Again, I can´t load photos here but will try later from another place. Thanks for your notes & encouragement!

This Camino is much lonelier than the French route. We are lucky to meet any other walkers each day and this whole time have only met 3 other native English speakers. Laurie´s phenomenal Spanish and my mediocre French help us get by.

Thursday, May 31, 2007

a good pilgrim never complains part 2

Leaving Oviedo, we headed north to Aviles to reconnect with the Camino del Norte. Most of the pilgrims who go to Oviedo continue south on the "Camino Primitivo" through the Cordillera Cantabrica. (As you might guess, I was not tempted to cross anything "primitivo.") The walk to Aviles was one of those segments that you don´t want your parents to know about or your kids to try... we spent at least 16km on a winding secondary highway with non existent shoulder. The terrain was actually quite pretty but hard to fully appreciate when anticipating oncoming trucks. The adrenaline, however, added to speed to my gait and we arrived in good time. Aviles has a bad reputation as an unattractive industrial city and while the residential outskirts were not inspiring, the historical center of the city and parks were really wonderful with blocks and blocks of covered walks and beautiful buildings, plazas and fountains. The guide I bought said the pilgrim´s hostel in Aviles was "excellent and highly recommended" and we thought that it would be a good place to reconnect with others who were continuing on the route. Disappointment on both counts. The hostel stretched the definition of excellent well beyond the credible and the occupants were two older guy loners, a pair who left at 5:00 and a Spanish guy who was sick.

The next day, on the way out of Aviles, we ran into a very nice Spanish guy who had biked or walked most of the Caminos and was just talking a stroll. He shared his maps with us and helped to get us off the pavement. Unlike the route we have taken before, the Camino del Norte is (so far) at least 60% pavement which is very hard on the feet so any opportunity to walk on gravel, grass, leaves, even some packed mud is most welcome. Stopping for lunch in Muros de Nalon we encountered a British woman who lives there with her Spanish husband. She was an interesting character (classic motorbike enthusiast) who professed to dislike walking and characterized the Camino del Norte as poorly tended and needing a machete. We opined to the contrary and marched off in the wrong direction. (The signage on this camino is spotty: 5 arrows in one place with no choices and then lots of intersecting paths with no indication to speak of.) We found our way eventually and stayed in Cudillero, a small port reputed to have started as a base for pirates since it is very steep and well hidden from the sea. It was a great spot.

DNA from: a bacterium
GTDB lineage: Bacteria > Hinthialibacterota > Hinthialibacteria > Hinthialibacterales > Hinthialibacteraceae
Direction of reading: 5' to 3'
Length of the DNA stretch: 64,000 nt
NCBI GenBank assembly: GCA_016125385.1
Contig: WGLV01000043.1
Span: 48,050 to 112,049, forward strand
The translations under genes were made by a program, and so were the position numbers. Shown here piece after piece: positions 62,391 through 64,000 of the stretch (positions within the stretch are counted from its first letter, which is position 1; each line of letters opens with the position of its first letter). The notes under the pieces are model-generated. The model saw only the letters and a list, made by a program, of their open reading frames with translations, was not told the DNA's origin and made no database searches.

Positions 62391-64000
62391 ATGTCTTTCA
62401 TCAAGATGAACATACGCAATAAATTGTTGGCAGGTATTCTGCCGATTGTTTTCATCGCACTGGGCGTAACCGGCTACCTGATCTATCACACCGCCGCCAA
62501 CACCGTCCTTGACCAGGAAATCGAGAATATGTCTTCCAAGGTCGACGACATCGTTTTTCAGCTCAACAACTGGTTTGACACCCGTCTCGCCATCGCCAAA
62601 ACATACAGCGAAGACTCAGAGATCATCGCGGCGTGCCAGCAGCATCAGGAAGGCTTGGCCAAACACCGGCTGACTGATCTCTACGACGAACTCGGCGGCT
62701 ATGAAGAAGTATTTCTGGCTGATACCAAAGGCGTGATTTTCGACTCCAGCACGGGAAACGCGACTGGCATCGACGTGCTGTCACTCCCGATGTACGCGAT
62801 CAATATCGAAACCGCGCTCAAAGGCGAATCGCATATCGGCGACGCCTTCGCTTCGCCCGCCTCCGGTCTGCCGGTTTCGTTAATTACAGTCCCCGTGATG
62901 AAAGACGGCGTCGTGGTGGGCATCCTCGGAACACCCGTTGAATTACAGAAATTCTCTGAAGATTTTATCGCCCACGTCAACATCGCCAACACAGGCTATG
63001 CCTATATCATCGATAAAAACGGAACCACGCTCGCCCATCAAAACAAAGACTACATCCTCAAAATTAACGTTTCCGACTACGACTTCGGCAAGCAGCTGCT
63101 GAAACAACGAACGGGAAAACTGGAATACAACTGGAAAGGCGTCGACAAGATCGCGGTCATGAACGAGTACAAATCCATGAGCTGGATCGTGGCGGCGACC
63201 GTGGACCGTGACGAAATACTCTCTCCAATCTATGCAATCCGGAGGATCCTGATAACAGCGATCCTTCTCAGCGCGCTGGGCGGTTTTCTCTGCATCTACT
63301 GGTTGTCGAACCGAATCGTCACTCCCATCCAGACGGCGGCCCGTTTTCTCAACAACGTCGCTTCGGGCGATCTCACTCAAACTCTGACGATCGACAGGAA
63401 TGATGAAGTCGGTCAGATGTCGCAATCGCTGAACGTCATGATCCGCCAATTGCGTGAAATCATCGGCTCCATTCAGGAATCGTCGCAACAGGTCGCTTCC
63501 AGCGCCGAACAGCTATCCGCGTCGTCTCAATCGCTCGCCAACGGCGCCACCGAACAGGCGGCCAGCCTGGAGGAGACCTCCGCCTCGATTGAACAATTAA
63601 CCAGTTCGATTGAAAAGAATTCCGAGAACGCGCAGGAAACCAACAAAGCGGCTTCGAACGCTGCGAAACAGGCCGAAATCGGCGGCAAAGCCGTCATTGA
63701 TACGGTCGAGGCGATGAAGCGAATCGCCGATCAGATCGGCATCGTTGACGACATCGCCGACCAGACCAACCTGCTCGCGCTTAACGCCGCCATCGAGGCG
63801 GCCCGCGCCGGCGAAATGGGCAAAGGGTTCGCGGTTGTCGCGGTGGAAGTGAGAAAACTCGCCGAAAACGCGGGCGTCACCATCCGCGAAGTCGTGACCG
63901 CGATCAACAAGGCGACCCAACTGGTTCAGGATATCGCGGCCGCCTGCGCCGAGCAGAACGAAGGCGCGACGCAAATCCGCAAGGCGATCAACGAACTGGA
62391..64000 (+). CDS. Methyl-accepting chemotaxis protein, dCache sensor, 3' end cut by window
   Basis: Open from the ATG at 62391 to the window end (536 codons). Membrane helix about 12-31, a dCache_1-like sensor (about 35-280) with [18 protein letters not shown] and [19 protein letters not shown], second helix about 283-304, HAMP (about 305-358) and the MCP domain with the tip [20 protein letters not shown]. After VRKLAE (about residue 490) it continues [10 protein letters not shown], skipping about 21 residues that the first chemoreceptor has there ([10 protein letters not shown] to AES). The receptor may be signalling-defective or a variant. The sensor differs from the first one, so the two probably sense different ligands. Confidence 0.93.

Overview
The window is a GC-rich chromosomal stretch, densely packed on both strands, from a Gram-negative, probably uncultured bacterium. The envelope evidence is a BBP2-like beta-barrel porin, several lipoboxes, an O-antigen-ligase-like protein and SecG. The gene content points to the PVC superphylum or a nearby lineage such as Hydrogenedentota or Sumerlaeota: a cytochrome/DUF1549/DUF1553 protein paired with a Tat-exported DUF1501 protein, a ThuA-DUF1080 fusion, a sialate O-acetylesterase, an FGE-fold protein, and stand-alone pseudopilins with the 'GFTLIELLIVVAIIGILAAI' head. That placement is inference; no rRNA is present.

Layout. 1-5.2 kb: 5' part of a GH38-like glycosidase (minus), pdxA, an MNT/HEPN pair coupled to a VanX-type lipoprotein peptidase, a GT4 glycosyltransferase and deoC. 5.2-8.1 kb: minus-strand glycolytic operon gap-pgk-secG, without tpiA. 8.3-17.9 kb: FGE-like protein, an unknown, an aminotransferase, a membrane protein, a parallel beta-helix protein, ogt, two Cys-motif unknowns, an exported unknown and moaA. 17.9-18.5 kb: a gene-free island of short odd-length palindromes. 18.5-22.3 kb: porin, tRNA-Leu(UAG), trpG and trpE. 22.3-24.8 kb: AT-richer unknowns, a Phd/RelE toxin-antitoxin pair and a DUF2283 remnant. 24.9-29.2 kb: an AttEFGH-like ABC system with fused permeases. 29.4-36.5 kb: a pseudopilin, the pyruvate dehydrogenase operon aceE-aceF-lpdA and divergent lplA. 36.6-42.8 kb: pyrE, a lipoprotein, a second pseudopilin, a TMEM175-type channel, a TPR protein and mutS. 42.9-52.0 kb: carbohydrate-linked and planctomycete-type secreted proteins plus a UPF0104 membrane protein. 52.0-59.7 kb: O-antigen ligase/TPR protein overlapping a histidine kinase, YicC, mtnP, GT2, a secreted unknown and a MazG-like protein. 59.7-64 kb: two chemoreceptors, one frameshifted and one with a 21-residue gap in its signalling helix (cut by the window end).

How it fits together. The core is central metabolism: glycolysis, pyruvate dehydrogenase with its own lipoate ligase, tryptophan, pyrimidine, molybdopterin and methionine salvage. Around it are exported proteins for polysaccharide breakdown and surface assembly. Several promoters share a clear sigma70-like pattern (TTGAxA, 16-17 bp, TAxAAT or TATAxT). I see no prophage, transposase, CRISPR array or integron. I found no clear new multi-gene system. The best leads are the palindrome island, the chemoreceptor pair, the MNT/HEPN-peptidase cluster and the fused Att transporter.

Yesterday we left Cudillero a bit before 8:00 feeling very chipper and looking forward to another beautiful coastal walk. This coast is much rougher than before with lots of steep cliffs and deep canyons so the path winds back around the canyons or steeply down and up again. Early on we had a wonderful stretch through a pine forest with soft paths. Alas, it was one of those areas lacking in arrows and we enjoyed an extra 3km or so trying to find our way. Later, our guide (in an update) indicated that an uphill segment was newly cleared and easy to traverse. On this path, the machete comment was more fully appreciated as we made our way through overgrown berry bushes, nettles and gorse so thick that it was hard to see a path (especially while disentangling my shirt from thorns or my boot from the mud beneath the weeds.) We emerged back on the road looking very much worse, kind of laughing. Another long stretch on a very lonely secondary highway and then the arrows sent us down canyon to save a kilometer before the next little hamlet. Fending off goats with my box of cookies, we bypassed a vast puddle by scrambling up over an old, moss covered rock wall. Once again adrenaline saves the day. As we proceed down (it is now 5:00 pm and we have only taken 2 breaks) the sound of running water grows louder and I figure that there is surely a bridge or crossing of some sort but no, only a very narrow mossy tree trunk. I didn´t have that much adrenaline left nor did Laurie so we looked up and down for possible crossings. Not finding any, we proceeded to collect rocks, throw them strategically in the stream and create out own crossing. (Pretty sure we earned a Girls Scout badge.) By the time we reached Santa Marina we were drenched and spent, not laughing (me at least) but pretty impressed with ourselves and our teamwork. The pension was modest and chilly, dinner was tasteless (I believe Laurie used the word disgusting for the canned roast beef) BUT the water was hot, the food was warm, the beds soft and the wine had alcohol and I slept like the dead. With visions of taking the train dancing in my head -- which I did today!

Saturday, May 26, 2007

getting the pilgrim groove on

To start (since I seem unable to move them on this particular machine), a few photos: